We also discovered that hospitals almost invariably could provide the price of parking and that parking was often discounted. This demonstrates not only that hospitals are able to provide cost information by telephone but, we infer, that they can respond to consumers’ concern about cost.

In short, the findings of Rosenthal et al1 were confirmed and indeed strengthened. Hospitals seem able to provide prices when they want to; yet for even basic medical services, prices remain opaque. Accordingly, medical insurance payment schemes that promote concern about prices without a commensurate increase in price transparency are apt to be ineffective.

Corresponding Author: Joseph Bernstein, MD, Department of Orthopaedic Surgery, University of Pennsylvania, 424 Stemmler Hall, Philadelphia, PA 19104-6081 (joseph.bernstein@uphs.upenn.edu).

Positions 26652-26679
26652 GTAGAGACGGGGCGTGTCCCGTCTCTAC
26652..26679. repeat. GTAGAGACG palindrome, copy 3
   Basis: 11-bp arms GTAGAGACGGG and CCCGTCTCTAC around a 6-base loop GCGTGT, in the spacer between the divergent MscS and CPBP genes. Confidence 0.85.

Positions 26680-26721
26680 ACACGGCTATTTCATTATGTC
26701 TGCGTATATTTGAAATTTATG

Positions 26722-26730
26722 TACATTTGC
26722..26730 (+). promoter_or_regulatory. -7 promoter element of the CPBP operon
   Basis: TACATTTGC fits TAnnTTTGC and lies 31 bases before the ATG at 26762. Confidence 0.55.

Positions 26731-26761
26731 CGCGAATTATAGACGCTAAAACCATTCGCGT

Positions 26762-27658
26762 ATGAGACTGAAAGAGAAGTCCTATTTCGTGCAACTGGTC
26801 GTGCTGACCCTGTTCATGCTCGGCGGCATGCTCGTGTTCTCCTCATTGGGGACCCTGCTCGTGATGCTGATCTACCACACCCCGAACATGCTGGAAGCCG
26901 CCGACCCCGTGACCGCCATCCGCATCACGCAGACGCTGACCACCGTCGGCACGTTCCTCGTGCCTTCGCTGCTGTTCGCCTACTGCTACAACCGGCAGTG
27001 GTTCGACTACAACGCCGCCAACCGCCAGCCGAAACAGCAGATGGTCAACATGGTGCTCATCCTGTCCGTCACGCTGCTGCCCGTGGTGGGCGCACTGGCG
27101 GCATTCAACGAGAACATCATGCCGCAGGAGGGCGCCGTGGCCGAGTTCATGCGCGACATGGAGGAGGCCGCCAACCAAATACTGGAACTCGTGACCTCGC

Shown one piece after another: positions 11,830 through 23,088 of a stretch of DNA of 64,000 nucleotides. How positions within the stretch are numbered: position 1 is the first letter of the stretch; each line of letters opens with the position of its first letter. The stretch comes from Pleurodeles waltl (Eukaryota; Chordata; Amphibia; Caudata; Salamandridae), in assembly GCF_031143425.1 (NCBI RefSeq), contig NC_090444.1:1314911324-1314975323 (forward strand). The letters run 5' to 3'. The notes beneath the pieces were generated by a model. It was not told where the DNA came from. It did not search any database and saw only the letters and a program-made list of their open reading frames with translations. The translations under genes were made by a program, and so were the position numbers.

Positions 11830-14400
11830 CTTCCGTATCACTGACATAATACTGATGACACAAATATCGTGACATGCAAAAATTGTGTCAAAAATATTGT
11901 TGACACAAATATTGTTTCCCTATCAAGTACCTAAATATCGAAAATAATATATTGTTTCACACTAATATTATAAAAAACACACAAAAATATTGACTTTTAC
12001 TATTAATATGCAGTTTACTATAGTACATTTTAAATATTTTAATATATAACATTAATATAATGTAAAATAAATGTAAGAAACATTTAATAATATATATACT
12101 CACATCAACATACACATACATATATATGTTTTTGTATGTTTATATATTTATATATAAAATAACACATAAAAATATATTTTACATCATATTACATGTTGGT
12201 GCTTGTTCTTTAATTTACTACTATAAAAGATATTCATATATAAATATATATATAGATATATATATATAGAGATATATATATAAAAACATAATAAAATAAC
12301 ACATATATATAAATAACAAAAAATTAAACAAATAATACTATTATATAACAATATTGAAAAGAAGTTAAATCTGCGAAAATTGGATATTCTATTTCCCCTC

Published Online: December 2, 2013. doi:10.1001/jamainternmed.2013.12538.

Author Contributions: Dr Bernstein had full access to all of the data in the study and takes responsibility for the integrity of the data and the accuracy of the data analysis.

Study concept and design: J. Bernstein.

Acquisition of data: J. R. H. Bernstein.

Drafting of the manuscript: J. Bernstein.

Critical revision of the manuscript for important intellectual content: J. R. H. Bernstein.

Conflict of Interest Disclosures: None reported.

Rosenthal  JA, Lu  X, Cram  P.  Availability of consumer prices from US hospitals for a common surgical procedure. JAMA Intern Med. 2013;173(6):427-432.
PubMed   |  Link to Article
Akerlof  GA.  The market for “lemons”: quality uncertainty and the market mechanism. Q J Econ. 1970;84(3):488-500.
Link to Article

Figures

Tables

Table Graphic Jump LocationTable.  Price Information for the Cost of Electrocardiograms (ECGs) and Parking

References

Rosenthal  JA, Lu  X, Cram  P.  Availability of consumer prices from US hospitals for a common surgical procedure. JAMA Intern Med. 2013;173(6):427-432.